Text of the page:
An Excerpt from the Book:
“There is a common misperception that entrepreneurs
are gamblers, or like to take risks.
I very much dislike risk.”
Cliff Holekamp is the founder of Foot Healers, a retail-based podiatric center, which he sold in 2007. He has served on numerous boards, including Arch Grants, City Academy, LockerDome, and TopOPPS to name a few. He is a founding General Partner at Cultivation Capital. In addition, he serves as the Senior Lecturer in Entrepreneurship and is the founding Director of the Entrepreneurship Platform for the Olin Business School at Washington University in St. Louis.
In one of my first jobs, I found out that opportunity was literally at the corner of the front desk in the office – and the experts were walking right past it.
Growing up, I would try out a new job experience every summer. When I was seventeen, I answered a classified ad in the LA Times (when there still was such a thing) to sell “educational products.” I soon found out that this meant World Book Encyclopedias. Some might have turned their nose up at this,, but I thought this was a perfect way to learn about sales and leadership. I embraced it.
After presentations to students at schools, World Book would send slips of paper home, requesting that parents return these slips if they were interested in educational products for their home. These became our qualified leads.
After a few days, I noticed there was a stack of these slips on the front desk that no one wanted. I soon found out why: the addresses were in some of the roughest parts of South Central Los Angeles – Compton, Inglewood, Watts. It was the height of the LA Gang Wars. Perhaps I was too young to know any better, or that I should have been more cautious of my personal safety; regardless, my ambition and curiosity outweighed any reluctance, and I took the leads no one wanted. I made a few phone calls, set the appointments, and kept an open mind.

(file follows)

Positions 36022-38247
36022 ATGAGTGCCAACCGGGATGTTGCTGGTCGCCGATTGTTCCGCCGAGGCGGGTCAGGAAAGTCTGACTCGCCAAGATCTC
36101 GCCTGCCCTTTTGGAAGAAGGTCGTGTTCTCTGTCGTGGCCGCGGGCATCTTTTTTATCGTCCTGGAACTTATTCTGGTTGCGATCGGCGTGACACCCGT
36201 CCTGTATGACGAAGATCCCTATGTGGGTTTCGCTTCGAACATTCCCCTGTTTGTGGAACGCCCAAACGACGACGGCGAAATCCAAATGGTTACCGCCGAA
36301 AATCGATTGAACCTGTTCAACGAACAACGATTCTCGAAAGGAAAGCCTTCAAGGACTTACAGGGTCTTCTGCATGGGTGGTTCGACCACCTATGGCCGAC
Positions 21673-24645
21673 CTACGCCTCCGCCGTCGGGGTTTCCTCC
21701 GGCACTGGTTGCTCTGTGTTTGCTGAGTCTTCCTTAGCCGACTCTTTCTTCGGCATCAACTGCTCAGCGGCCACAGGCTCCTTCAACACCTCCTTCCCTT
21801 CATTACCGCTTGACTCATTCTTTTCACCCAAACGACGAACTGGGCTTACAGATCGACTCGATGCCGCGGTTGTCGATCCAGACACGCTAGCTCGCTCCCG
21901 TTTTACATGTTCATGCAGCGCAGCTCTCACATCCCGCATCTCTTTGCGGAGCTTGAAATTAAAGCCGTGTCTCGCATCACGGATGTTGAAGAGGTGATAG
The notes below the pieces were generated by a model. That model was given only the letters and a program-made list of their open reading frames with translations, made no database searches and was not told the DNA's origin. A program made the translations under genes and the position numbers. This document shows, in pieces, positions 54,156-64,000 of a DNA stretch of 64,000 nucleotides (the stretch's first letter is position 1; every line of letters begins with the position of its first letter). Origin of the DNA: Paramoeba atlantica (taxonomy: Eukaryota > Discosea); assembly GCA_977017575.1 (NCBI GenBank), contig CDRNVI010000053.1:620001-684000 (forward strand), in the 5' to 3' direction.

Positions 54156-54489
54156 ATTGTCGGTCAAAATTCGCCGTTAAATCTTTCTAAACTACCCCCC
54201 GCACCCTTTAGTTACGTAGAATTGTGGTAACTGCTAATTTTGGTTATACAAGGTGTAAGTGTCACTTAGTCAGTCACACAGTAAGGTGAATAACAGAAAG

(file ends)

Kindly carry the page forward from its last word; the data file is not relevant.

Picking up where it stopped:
One of World Book’s primary messages is that parents need to take personal responsibility for their children’s education. It turned out that this was a perfect pitch for moms in South Central LA: for $25/month, a mother could make an investment in her children. I grew up with the World Book: I was able to speak earnestly and authentically about the “look-it-up habit” and how much it did for me personally. In a matter of weeks, I was able to close two out of three sales, and had the highest close rate of any World Book Encyclopedia salesperson in Southern California.
More than just closing sales, World Book gave me the opportunity to genuinely connect with people who were different than me. I spent literally hundreds of hours sitting at South Central LA kitchen tables, primarily with single African American moms, and spoke with them about something very important and intimate: their children’s educational path. I developed an ability to get beneath the surface, to listen closely and bond with them; this ability to learn about people who are different than I was benefited me for the rest of my life.
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